Sunday, May 31, 2009

Aurora Model Kits=Better Than Awesome!!

When I was a kid (admittedly a pretty dorky one), the ultimate Saturday night was building a plastic model kit then watching the Chiller Thriller movie on Channel 12, KCND TV (all the way from North Dakota via our cutting edge roof-top antenna!!).

There were lots of plastic model makers, but in my mind and heart the greatest was a company called Aurora. Like other model makers, they had popular lines like cars, airplanes, tanks, etc., but Aurora, I felt, had two huge advantages over other model makers. First of all, they made models of all my favorite movie monsters, in both regular and "glow in the dark" versions, cleverly getting me to buy the same model two, three or even four times, depending on how many times I knocked them off the top of my dresser, or my parents threw them away out of concern for my young psyche.(The most notorious was the "guillotine" kit, which actually worked and chopped the little guy's head off. Bliss!)

For the most part, these kits were high quality, the pieces always fitting together properly, with lots of "hand candy" to add to the monster tableau you were building (for example, the Mummy had a cool plastic cobra, the Creature had a weird-looking lizard, etc.) The kits pictures were prices from $1.00 to $1.49, not too bad on a .50cent per week allowance. It wasn't just building the model of course, it was painting them! Choosing the tiny little glass bottles of Testor's model paint was as "artistic" as young boy minds got in those days. For some reason, I remember how cool it felt to clutch those little indestructive bottles, and try to predict what shade of red would most simulate the "spurting blood" effect, requisite for any self-respecting monster.

The other advantage was the fantastic box art, shown here! These are scans from our old Aurora model catalogue, more treasured than any Christmas catalogue. These beautiful covers sometimes showed exactly what the kit might look like, but occasionally taught us the meaning of the term "artistic license" (the Wolfman never looked like that box cover, but what the heck, he was the Wolfman, and I believe he had some plastic rats on his diorama!). You can't quite make out the text in this scan, but you, the model builder, are encouraged to be the "man behind the monster", painting the models with "goulish green", "gruesome gray" and "bloody reds". How could a self-respecting mondter kid refuse??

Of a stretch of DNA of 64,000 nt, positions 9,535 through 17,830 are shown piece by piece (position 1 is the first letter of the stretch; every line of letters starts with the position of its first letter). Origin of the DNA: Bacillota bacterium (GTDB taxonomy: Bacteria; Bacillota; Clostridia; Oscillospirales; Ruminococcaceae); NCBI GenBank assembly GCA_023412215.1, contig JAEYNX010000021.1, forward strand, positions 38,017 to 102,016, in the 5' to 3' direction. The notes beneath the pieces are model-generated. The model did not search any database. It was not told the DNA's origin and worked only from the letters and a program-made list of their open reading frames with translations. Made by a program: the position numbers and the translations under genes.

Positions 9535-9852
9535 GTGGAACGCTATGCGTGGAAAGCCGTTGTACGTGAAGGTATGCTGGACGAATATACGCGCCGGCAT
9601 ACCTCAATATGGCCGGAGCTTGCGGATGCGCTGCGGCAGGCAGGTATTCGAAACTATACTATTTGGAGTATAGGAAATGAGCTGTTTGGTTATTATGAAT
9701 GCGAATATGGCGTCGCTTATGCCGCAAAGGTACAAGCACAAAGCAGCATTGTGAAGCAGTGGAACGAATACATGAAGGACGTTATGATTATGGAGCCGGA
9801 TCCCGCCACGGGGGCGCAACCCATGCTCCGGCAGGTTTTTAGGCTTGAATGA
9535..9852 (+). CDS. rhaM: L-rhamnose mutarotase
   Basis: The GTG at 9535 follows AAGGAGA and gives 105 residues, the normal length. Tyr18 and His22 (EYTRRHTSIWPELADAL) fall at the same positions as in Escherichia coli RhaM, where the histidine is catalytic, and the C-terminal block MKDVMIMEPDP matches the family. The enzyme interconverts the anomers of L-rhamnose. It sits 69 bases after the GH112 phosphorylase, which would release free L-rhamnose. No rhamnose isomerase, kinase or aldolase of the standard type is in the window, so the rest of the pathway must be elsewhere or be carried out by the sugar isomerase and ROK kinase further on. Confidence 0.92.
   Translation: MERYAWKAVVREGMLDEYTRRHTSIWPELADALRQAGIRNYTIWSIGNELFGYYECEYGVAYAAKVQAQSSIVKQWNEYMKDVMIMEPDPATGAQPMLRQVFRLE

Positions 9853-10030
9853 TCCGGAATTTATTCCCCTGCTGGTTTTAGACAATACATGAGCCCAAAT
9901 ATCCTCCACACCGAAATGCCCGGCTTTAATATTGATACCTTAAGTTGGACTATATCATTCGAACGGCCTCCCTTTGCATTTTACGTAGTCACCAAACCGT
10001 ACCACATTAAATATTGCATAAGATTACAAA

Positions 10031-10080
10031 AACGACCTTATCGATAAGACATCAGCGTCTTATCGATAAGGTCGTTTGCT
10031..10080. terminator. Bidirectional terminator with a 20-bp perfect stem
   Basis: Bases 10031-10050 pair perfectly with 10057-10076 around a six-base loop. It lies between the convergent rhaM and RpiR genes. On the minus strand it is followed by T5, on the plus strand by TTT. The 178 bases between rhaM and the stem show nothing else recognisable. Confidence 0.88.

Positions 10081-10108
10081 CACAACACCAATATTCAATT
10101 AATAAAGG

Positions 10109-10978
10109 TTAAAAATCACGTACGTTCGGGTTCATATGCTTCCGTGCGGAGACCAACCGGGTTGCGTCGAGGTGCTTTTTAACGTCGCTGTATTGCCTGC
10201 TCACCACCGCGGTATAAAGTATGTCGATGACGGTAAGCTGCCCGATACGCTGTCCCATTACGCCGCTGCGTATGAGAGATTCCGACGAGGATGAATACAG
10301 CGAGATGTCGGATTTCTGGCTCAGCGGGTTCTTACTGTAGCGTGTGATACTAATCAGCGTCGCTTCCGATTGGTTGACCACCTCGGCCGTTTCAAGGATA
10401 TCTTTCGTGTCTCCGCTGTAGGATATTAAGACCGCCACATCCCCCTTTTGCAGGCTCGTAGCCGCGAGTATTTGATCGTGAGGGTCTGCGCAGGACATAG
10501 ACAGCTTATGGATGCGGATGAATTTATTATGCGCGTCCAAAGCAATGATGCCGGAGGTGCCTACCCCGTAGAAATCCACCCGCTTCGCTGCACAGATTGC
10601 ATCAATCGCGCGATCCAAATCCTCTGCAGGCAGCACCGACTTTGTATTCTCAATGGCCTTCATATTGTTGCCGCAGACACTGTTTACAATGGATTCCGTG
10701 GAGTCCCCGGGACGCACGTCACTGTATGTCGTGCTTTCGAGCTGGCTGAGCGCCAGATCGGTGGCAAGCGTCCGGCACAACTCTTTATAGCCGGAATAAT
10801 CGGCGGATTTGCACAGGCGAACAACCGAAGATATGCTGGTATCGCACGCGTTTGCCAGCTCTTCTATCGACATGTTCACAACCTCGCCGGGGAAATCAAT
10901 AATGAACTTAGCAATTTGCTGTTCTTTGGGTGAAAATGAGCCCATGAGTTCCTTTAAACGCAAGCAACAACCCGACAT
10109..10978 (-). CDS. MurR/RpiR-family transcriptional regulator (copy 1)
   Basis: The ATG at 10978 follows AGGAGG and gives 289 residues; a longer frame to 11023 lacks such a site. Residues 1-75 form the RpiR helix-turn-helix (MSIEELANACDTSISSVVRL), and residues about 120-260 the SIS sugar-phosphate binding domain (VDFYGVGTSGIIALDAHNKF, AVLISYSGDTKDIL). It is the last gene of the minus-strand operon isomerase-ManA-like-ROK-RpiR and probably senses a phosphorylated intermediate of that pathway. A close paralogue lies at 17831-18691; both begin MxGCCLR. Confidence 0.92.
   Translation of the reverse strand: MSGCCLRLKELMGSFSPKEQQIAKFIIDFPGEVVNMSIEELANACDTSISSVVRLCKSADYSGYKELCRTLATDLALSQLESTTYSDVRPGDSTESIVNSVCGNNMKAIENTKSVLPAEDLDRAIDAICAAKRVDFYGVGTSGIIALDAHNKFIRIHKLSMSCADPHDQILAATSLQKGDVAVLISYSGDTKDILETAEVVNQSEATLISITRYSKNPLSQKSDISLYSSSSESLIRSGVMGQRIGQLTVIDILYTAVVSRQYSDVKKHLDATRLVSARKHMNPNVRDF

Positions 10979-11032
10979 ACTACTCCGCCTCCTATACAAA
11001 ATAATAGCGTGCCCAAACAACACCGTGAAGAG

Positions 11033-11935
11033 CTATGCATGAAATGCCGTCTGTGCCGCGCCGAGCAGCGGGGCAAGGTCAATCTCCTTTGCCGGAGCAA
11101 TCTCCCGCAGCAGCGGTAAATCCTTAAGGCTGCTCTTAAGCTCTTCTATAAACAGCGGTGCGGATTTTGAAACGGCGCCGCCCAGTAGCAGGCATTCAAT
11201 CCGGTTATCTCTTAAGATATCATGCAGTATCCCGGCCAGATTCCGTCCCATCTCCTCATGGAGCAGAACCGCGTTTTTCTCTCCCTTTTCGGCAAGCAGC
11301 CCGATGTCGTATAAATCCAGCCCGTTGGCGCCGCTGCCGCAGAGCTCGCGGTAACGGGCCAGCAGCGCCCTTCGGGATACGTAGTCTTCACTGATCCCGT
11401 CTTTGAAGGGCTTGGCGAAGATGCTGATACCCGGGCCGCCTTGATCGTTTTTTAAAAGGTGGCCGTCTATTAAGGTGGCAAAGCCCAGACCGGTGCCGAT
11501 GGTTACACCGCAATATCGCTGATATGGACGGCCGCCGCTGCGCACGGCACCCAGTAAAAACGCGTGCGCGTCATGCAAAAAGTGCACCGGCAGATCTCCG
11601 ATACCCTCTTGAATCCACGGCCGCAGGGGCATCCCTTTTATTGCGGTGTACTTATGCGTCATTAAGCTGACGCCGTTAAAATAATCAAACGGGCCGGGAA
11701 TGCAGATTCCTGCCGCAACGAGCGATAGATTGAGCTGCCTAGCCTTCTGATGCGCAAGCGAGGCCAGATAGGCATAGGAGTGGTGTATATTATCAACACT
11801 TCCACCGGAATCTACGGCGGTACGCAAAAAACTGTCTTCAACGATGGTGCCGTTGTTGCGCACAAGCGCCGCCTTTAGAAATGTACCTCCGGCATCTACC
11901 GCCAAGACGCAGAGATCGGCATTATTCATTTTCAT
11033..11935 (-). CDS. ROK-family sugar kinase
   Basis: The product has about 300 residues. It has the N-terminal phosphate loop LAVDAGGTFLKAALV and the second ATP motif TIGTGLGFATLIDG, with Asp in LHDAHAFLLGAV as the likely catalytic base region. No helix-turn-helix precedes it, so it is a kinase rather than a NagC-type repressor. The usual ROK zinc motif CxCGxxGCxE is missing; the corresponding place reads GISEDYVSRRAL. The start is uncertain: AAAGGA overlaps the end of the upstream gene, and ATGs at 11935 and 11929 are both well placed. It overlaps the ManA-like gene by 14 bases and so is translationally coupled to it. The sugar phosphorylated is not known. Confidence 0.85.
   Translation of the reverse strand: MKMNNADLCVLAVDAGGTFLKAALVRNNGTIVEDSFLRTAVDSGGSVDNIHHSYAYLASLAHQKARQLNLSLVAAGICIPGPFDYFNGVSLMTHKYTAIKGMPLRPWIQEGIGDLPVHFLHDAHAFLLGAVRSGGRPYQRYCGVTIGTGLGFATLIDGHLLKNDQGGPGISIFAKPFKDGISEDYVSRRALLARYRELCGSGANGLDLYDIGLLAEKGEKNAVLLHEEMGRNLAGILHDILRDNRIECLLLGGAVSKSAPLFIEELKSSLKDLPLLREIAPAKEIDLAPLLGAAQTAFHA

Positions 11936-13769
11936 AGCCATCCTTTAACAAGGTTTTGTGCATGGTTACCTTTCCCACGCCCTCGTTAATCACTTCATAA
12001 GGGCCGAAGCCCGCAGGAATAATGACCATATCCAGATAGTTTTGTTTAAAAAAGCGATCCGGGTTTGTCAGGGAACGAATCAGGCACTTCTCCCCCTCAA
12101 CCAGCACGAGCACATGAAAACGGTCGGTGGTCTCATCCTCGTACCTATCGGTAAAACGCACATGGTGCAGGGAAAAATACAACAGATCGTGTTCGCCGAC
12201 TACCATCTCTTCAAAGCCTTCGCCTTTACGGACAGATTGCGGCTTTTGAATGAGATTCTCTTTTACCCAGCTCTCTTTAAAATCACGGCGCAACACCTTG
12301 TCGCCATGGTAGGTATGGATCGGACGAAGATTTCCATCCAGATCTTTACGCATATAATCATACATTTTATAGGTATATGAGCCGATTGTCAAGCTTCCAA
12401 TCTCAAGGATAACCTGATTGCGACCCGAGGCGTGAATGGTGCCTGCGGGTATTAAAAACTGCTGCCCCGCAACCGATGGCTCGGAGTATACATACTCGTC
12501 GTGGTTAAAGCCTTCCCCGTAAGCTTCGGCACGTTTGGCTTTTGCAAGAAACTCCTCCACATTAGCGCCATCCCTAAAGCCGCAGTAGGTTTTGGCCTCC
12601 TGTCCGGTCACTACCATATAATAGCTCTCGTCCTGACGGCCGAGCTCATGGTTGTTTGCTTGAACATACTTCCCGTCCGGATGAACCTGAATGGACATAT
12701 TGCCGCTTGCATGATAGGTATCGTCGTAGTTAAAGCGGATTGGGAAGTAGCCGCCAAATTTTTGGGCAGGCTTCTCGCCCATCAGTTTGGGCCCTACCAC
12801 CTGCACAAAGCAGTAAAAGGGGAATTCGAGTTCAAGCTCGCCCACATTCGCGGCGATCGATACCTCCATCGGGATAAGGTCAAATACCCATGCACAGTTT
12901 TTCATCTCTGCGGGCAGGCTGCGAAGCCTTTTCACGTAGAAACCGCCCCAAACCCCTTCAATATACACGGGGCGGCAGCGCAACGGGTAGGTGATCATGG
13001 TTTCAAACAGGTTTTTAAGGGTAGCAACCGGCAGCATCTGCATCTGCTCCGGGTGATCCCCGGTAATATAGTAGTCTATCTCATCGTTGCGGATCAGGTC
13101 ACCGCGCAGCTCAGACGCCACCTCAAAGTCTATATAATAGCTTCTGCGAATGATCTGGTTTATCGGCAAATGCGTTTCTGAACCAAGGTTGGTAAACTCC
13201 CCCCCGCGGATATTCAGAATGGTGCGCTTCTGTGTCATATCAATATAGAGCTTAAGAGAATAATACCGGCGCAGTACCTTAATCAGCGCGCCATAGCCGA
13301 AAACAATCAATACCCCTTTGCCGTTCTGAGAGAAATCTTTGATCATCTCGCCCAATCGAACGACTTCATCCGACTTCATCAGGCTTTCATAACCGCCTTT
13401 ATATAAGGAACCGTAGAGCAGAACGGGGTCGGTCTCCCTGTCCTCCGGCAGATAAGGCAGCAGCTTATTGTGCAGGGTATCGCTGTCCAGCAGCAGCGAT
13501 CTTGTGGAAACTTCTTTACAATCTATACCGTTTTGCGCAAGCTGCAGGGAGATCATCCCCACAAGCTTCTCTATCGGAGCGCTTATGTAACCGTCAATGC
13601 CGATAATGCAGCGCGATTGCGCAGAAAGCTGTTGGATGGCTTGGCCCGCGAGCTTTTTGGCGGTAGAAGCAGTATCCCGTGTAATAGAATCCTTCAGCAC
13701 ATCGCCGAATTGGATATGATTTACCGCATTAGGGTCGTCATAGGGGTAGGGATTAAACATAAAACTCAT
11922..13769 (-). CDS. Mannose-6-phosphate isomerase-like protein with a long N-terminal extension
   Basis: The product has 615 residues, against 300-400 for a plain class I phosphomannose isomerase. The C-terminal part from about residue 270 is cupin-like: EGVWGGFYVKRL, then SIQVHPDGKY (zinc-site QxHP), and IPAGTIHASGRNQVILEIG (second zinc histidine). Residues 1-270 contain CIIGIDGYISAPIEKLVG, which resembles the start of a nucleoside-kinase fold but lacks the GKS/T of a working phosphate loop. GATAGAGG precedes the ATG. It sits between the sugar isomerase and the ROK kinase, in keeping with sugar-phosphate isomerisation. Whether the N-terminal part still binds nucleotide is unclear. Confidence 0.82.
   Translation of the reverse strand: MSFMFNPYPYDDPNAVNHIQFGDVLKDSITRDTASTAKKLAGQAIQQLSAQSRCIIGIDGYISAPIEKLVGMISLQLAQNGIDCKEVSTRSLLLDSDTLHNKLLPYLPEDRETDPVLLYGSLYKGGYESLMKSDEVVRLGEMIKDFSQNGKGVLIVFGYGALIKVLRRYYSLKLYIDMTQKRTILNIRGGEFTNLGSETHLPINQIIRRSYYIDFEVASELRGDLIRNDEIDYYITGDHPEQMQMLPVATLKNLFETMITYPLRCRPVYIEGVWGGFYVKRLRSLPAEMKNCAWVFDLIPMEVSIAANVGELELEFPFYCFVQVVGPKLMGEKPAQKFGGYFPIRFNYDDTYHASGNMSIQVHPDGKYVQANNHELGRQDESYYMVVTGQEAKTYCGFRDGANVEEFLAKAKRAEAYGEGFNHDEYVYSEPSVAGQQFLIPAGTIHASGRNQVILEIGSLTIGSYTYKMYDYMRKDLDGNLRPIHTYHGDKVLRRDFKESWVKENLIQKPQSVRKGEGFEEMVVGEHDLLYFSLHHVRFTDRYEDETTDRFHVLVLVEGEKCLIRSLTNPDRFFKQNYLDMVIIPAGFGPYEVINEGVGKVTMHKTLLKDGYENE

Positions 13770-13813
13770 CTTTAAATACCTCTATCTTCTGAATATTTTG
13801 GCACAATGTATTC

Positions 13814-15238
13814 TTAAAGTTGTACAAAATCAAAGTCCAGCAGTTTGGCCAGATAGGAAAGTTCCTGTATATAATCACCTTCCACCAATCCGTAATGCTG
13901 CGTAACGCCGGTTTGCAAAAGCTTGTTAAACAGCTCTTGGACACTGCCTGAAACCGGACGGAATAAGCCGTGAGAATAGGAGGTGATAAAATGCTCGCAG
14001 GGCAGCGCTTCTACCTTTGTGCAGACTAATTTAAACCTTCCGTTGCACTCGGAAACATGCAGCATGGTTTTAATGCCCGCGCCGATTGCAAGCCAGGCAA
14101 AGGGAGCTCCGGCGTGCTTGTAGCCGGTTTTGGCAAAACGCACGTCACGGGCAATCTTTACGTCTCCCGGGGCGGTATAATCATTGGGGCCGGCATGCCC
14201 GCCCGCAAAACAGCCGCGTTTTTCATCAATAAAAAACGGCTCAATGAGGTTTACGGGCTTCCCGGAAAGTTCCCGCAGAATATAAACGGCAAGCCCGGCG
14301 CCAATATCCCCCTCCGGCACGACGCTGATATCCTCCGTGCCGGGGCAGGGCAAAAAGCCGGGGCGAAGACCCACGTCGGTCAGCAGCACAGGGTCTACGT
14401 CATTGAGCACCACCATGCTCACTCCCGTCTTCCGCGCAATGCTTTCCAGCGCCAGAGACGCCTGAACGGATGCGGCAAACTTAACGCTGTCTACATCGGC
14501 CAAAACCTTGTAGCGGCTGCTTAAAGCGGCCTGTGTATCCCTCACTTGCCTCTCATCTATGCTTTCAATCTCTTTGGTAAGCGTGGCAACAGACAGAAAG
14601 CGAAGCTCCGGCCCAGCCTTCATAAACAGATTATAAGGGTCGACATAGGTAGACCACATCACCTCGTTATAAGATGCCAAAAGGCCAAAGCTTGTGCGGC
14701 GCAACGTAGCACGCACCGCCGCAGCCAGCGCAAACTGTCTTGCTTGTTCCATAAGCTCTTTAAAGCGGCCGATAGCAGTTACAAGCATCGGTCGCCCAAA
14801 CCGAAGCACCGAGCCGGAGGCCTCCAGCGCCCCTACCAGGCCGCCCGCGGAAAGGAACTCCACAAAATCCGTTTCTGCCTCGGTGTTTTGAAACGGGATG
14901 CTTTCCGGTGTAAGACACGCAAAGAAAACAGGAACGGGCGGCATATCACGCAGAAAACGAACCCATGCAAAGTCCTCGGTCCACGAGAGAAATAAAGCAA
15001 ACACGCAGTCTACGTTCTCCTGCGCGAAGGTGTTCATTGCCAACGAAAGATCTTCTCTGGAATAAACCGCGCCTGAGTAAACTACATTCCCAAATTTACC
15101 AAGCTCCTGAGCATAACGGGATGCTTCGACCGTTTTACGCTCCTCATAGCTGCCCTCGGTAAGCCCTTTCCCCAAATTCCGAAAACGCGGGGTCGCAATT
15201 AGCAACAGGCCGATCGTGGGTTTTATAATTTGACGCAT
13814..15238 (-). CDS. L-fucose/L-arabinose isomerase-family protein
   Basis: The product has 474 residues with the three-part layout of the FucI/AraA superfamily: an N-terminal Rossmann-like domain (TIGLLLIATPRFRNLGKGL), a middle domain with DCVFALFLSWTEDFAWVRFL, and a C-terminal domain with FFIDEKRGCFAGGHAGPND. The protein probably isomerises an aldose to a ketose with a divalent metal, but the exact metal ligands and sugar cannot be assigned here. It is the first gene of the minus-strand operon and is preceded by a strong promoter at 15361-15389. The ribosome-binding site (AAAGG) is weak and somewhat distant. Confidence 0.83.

Aurora also came out with some humorous takes on the moster craze, mixing them with the "hot rod" craze of designers like the immortal Big Daddy Ed Roth. What kid wouldn't want to build the "Frankenstein Fliver" or "King Kong's Thronester"? My personal favorite, which I never had, was "Godzilla's Go Cart". MAN he looked serious!!

I don't know if you can see the goofy Vampire and Frog kits displayed at the bottom of the monster dragster page, but the captions are as follows: the lady vampire with the ironically "crossed" eyes came with a sign that said "I like to go out at night...WAY OUT", while the frog had a sign that said "Kiss me and you'll live forever". The back of the sign said "You'll be a frog, but you'll live forever!".

What kid could want anything more?? Thanks Aurora, for being...BETTER THAN AWESOME!!

BTW-of anyone wants to see other scans from my old catalogue, just respond to this, I'd love to post some more!!